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Regional variation in travel-related illness acquired in Africa, March 1997-May 2011.
Emerg Infect Dis. 2014 Apr; 20(4):532-41.EI

Abstract

To understand geographic variation in travel-related illness acquired in distinct African regions, we used the GeoSentinel Surveillance Network database to analyze records for 16,893 ill travelers returning from Africa over a 14-year period. Travelers to northern Africa most commonly reported gastrointestinal illnesses and dog bites. Febrile illnesses were more common in travelers returning from sub-Saharan countries. Eleven travelers died, 9 of malaria; these deaths occurred mainly among male business travelers to sub-Saharan Africa. The profile of illness varied substantially by region: malaria predominated in travelers returning from Central and Western Africa; schistosomiasis, strongyloidiasis, and dengue from Eastern and Western Africa; and loaisis from Central Africa. There were few reports of vaccine-preventable infections, HIV infection, and tuberculosis. Geographic profiling of illness acquired during travel to Africa guides targeted pretravel advice, expedites diagnosis in ill returning travelers, and may influence destination choices in tourism.

Authors

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Pub Type(s)

Journal Article

Language

eng

PubMed ID

24655358

Citation

Mendelson, Marc, et al. "Regional Variation in Travel-related Illness Acquired in Africa, March 1997-May 2011." Emerging Infectious Diseases, vol. 20, no. 4, 2014, pp. 532-41.
Mendelson M, Han PV, Vincent P, et al. Regional variation in travel-related illness acquired in Africa, March 1997-May 2011. Emerging Infect Dis. 2014;20(4):532-41.
Mendelson, M., Han, P. V., Vincent, P., von Sonnenburg, F., Cramer, J. P., Loutan, L., Kain, K. C., Parola, P., Hagmann, S., Gkrania-Klotsas, E., Sotir, M., & Schlagenhauf, P. (2014). Regional variation in travel-related illness acquired in Africa, March 1997-May 2011. Emerging Infectious Diseases, 20(4), 532-41. https://doi.org/10.3201/eid2004.131128
Mendelson M, et al. Regional Variation in Travel-related Illness Acquired in Africa, March 1997-May 2011. Emerging Infect Dis. 2014;20(4):532-41. PubMed PMID: 24655358.
* Article titles in AMA citation format should be in sentence-case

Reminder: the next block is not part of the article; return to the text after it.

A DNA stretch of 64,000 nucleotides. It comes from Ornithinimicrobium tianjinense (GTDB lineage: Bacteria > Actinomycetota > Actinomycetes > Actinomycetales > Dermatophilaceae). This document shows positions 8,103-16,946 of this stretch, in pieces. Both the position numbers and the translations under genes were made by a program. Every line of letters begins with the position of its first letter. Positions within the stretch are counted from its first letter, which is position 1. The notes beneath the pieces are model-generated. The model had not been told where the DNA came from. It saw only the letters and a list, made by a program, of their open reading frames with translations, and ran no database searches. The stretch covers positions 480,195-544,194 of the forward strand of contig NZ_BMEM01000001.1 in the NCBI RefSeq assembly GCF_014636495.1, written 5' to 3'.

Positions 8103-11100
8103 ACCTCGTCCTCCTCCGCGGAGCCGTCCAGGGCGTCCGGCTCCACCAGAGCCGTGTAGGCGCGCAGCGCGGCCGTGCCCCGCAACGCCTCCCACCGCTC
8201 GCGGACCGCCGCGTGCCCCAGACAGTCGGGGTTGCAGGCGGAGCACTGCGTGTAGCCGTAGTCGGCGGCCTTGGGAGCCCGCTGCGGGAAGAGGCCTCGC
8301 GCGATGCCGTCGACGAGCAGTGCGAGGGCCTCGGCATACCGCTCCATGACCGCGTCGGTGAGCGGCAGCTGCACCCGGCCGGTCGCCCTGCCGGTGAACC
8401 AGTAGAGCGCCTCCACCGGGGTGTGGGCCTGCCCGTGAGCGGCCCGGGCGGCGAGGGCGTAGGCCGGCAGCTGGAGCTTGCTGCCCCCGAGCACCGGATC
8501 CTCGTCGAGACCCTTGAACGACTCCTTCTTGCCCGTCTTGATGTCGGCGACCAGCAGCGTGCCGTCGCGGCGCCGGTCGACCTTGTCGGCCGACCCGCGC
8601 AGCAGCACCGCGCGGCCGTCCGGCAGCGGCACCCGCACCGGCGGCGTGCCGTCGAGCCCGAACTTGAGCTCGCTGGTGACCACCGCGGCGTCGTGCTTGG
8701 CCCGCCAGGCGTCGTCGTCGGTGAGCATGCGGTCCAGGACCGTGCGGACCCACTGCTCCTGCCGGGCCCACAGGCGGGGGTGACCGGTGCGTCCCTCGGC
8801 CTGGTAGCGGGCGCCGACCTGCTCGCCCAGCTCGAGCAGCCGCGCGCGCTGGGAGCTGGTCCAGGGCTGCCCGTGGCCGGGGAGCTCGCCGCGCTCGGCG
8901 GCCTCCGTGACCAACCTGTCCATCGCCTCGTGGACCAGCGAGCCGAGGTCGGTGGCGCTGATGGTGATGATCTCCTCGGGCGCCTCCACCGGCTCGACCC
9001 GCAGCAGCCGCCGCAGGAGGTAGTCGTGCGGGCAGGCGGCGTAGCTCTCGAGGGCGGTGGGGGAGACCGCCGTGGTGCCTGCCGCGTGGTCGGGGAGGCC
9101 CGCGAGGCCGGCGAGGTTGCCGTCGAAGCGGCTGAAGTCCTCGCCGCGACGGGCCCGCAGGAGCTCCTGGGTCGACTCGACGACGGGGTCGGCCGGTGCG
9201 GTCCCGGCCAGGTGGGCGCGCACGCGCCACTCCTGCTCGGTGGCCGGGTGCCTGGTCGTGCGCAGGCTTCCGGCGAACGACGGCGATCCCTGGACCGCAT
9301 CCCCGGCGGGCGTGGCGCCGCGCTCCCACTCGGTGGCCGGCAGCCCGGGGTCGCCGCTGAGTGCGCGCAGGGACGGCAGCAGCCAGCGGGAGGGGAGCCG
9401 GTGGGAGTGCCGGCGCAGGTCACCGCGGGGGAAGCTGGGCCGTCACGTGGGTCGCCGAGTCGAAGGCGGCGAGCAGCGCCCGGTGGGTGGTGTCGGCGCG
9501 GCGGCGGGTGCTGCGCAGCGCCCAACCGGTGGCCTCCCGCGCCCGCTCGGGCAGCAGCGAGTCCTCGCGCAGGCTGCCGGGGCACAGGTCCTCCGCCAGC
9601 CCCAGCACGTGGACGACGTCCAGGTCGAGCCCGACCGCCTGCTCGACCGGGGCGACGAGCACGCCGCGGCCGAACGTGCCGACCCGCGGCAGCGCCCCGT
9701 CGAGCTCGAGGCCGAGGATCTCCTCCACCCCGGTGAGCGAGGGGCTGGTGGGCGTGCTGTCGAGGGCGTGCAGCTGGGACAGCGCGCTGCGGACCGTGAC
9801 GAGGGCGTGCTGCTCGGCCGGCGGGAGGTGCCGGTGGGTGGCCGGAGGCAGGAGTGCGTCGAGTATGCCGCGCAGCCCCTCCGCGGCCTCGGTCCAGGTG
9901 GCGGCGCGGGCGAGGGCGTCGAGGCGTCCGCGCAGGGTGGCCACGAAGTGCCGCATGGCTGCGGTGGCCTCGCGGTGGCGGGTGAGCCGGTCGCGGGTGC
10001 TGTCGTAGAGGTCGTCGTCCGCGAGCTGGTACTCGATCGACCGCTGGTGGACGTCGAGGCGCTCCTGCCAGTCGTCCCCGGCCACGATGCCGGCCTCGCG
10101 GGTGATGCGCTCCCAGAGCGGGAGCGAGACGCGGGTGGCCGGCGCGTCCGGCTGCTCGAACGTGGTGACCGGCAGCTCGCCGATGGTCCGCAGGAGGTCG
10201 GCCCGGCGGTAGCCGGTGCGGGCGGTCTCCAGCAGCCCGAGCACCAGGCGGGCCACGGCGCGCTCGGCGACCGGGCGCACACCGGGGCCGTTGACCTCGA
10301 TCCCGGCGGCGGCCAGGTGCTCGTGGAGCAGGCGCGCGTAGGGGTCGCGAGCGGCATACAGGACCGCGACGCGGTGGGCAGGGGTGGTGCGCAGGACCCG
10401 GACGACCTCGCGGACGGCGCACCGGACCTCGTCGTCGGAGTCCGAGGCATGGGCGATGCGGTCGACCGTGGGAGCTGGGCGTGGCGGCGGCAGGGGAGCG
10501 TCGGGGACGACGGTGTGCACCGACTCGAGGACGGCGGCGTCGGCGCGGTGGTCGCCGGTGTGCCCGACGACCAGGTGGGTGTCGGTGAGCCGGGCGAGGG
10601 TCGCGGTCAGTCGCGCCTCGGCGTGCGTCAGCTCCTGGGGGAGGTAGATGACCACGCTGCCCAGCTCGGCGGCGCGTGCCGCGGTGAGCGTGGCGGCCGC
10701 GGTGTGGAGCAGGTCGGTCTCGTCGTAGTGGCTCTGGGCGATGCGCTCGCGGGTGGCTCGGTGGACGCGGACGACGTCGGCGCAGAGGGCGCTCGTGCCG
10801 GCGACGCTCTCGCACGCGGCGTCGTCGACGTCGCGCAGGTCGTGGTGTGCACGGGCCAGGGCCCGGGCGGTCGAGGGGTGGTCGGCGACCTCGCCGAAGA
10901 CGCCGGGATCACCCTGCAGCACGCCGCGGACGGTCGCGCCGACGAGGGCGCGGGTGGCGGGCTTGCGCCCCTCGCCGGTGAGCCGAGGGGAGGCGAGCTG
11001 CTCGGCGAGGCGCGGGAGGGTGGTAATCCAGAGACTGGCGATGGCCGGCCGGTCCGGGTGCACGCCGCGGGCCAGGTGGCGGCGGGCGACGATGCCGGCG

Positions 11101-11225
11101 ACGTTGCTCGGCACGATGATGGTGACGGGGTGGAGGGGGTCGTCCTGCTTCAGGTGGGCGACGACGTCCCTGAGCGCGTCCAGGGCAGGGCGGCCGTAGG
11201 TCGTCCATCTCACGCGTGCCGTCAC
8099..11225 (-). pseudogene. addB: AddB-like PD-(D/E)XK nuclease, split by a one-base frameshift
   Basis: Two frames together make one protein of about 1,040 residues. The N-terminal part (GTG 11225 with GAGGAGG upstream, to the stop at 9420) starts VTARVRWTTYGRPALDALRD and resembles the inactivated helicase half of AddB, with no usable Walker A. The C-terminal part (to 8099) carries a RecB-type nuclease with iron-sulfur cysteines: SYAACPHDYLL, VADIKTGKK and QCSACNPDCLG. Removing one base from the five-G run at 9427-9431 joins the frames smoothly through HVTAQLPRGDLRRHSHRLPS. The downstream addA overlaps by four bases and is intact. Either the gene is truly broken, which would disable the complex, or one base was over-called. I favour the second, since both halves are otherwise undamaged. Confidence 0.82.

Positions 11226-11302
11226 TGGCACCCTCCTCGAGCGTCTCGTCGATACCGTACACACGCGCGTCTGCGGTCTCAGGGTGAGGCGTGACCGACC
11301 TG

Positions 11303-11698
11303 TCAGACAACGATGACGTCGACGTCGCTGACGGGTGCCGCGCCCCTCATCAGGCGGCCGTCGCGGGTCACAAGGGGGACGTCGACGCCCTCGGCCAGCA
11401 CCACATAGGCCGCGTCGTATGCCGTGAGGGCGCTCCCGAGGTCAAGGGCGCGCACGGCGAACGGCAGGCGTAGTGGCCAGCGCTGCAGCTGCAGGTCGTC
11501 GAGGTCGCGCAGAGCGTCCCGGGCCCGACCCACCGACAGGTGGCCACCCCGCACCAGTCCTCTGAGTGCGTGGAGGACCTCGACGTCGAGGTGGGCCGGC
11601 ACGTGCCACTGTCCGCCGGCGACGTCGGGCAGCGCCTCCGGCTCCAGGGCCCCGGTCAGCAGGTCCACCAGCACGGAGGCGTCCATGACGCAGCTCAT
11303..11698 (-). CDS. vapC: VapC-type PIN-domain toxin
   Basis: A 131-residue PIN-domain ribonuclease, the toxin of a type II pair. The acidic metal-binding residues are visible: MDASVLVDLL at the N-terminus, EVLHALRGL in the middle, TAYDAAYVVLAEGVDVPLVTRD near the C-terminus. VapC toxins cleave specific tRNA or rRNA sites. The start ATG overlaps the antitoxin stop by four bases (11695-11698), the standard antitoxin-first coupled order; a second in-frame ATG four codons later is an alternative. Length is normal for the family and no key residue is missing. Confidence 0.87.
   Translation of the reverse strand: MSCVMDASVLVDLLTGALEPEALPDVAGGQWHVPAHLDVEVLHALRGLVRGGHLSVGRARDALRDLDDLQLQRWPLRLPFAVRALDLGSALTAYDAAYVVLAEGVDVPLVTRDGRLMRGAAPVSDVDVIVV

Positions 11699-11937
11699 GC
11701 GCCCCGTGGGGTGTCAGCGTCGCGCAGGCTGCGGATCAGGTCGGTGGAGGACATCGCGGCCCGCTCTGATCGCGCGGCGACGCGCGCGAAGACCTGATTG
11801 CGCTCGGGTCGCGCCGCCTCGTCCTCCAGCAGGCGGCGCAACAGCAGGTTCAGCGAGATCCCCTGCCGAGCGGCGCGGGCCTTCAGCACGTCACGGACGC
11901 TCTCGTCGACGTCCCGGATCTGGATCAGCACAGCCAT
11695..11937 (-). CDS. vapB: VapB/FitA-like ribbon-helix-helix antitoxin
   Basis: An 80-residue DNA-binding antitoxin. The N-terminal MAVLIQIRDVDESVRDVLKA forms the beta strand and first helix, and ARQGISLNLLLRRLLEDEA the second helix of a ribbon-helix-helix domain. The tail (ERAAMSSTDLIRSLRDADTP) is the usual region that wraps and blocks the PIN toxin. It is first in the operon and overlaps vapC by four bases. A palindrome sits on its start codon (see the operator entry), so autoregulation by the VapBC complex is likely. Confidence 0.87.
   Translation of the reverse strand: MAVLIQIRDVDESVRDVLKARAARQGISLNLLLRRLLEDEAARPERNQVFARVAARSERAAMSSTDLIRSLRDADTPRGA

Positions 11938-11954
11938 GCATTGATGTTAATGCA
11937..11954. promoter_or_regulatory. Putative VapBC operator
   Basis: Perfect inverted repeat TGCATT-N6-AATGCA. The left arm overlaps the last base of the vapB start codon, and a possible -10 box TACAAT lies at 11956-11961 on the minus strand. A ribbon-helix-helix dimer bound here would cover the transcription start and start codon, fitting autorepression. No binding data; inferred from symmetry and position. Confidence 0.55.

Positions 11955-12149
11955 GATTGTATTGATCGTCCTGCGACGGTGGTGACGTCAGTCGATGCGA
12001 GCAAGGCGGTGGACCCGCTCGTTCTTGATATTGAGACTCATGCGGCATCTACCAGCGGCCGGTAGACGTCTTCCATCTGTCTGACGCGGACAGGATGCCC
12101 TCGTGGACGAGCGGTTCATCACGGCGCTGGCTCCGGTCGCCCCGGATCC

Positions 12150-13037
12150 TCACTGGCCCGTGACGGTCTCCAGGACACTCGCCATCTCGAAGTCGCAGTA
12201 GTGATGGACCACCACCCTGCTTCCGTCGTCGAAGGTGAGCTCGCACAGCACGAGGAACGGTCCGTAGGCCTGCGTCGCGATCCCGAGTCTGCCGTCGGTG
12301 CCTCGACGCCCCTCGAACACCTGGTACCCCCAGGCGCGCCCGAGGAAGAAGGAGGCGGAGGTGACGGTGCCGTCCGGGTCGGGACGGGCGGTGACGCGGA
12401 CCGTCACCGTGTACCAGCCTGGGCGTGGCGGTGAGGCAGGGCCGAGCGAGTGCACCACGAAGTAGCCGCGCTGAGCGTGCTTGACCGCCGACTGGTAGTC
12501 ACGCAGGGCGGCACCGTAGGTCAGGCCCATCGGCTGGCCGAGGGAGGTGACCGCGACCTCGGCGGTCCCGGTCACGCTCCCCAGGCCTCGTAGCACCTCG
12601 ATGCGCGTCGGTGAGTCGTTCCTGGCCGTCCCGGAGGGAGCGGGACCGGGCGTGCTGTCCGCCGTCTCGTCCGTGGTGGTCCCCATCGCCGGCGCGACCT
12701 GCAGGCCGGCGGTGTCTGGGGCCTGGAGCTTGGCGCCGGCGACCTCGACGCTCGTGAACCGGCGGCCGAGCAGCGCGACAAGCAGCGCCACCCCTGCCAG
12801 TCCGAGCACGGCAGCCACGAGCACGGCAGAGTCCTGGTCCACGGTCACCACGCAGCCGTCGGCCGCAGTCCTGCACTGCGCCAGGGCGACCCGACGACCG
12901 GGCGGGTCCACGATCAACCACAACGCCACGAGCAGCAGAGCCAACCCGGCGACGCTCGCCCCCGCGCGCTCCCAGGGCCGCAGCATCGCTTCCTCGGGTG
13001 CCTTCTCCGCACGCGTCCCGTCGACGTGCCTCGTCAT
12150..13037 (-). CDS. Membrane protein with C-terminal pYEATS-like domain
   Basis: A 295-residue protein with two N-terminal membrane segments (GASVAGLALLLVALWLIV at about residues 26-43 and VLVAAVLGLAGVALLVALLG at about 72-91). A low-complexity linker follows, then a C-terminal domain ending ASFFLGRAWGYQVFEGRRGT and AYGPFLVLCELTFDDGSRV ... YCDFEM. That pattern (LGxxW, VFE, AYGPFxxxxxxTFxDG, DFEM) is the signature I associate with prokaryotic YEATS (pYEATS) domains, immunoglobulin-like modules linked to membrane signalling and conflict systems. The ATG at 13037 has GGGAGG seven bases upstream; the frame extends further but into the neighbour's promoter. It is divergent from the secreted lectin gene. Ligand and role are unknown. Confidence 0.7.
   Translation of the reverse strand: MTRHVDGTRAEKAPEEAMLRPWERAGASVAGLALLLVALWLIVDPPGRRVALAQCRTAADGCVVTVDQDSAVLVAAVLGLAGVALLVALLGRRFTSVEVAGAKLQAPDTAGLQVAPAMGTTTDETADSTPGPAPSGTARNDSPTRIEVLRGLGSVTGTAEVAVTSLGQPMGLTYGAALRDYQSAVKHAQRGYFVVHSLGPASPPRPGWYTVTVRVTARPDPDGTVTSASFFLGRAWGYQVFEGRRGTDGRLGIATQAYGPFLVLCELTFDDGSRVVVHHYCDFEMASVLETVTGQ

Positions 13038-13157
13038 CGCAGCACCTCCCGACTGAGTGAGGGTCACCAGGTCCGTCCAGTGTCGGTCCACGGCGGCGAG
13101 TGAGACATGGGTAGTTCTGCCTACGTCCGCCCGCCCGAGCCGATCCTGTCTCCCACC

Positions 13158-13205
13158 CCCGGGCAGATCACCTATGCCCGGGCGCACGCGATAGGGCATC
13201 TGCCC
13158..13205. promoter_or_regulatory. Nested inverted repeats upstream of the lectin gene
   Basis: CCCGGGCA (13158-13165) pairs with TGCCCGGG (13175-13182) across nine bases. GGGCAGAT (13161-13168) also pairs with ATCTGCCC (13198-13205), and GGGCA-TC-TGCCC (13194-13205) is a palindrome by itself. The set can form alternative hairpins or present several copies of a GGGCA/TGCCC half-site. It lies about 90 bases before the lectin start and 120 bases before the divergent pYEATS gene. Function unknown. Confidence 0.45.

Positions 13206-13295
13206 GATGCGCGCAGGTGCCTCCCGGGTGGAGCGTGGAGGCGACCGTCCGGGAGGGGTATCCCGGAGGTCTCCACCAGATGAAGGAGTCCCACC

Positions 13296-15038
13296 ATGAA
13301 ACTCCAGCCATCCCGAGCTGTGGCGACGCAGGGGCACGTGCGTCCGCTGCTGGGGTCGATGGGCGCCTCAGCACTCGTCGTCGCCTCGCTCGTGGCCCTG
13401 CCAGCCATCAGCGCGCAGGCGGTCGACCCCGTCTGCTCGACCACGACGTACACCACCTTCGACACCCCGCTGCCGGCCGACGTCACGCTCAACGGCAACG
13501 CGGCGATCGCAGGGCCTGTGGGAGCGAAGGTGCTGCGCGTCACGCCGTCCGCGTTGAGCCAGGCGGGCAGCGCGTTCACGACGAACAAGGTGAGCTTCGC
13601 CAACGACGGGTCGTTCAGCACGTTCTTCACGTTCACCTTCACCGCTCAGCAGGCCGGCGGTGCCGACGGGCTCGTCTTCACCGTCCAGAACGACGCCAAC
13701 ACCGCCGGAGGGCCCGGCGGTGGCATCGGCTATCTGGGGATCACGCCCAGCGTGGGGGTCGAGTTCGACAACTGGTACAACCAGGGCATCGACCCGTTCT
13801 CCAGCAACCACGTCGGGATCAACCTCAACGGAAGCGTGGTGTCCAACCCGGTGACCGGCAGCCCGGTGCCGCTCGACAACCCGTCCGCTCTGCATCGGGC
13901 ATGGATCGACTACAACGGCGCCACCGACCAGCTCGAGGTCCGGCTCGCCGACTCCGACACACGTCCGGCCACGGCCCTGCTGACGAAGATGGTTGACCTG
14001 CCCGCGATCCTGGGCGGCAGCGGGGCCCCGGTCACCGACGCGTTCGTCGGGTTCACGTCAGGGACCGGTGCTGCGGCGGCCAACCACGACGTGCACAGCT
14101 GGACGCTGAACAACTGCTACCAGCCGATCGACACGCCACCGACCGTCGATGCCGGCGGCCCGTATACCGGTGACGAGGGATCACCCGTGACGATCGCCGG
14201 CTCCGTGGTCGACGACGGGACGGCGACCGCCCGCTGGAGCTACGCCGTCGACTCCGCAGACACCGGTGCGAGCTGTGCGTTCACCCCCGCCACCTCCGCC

TY - JOUR T1 - Regional variation in travel-related illness acquired in Africa, March 1997-May 2011. AU - Mendelson,Marc, AU - Han,Pauline V, AU - Vincent,Peter, AU - von Sonnenburg,Frank, AU - Cramer,Jakob P, AU - Loutan,Louis, AU - Kain,Kevin C, AU - Parola,Philippe, AU - Hagmann,Stefan, AU - Gkrania-Klotsas,Effrossyni, AU - Sotir,Mark, AU - Schlagenhauf,Patricia, AU - ,, PY - 2014/3/25/entrez PY - 2014/3/25/pubmed PY - 2014/12/17/medline KW - Africa KW - HIV KW - bacteria KW - dengue KW - diarrhea KW - endemic KW - enteric KW - falciparum KW - helminth KW - malaria KW - malariae KW - ovale KW - parasites KW - plasmodium KW - podcast KW - rabies KW - respiratory KW - schistosomiasis KW - strongyloidiasis KW - travel KW - tuberculosis and other mycobacteria KW - vaccine KW - vector KW - vector-borne infections KW - viruses KW - vivax KW - zoonoses SP - 532 EP - 41 JF - Emerging infectious diseases JO - Emerging Infect. Dis. VL - 20 IS - 4 N2 - To understand geographic variation in travel-related illness acquired in distinct African regions, we used the GeoSentinel Surveillance Network database to analyze records for 16,893 ill travelers returning from Africa over a 14-year period. Travelers to northern Africa most commonly reported gastrointestinal illnesses and dog bites. Febrile illnesses were more common in travelers returning from sub-Saharan countries. Eleven travelers died, 9 of malaria; these deaths occurred mainly among male business travelers to sub-Saharan Africa. The profile of illness varied substantially by region: malaria predominated in travelers returning from Central and Western Africa; schistosomiasis, strongyloidiasis, and dengue from Eastern and Western Africa; and loaisis from Central Africa. There were few reports of vaccine-preventable infections, HIV infection, and tuberculosis. Geographic profiling of illness acquired during travel to Africa guides targeted pretravel advice, expedites diagnosis in ill returning travelers, and may influence destination choices in tourism. SN - 1080-6059 UR - https://www.unboundmedicine.com/medline/citation/24655358/full_citation L2 - https://dx.doi.org/10.3201/eid2004.131128 DB - PRIME DP - Unbound Medicine ER -